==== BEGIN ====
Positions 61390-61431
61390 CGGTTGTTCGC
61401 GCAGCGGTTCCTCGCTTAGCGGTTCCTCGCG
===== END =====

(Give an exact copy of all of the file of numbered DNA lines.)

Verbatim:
Positions 61390-61431
61390 CGGTTGTTCGC
61401 GCAGCGGTTCCTCGCTTAGCGGTTCCTCGCG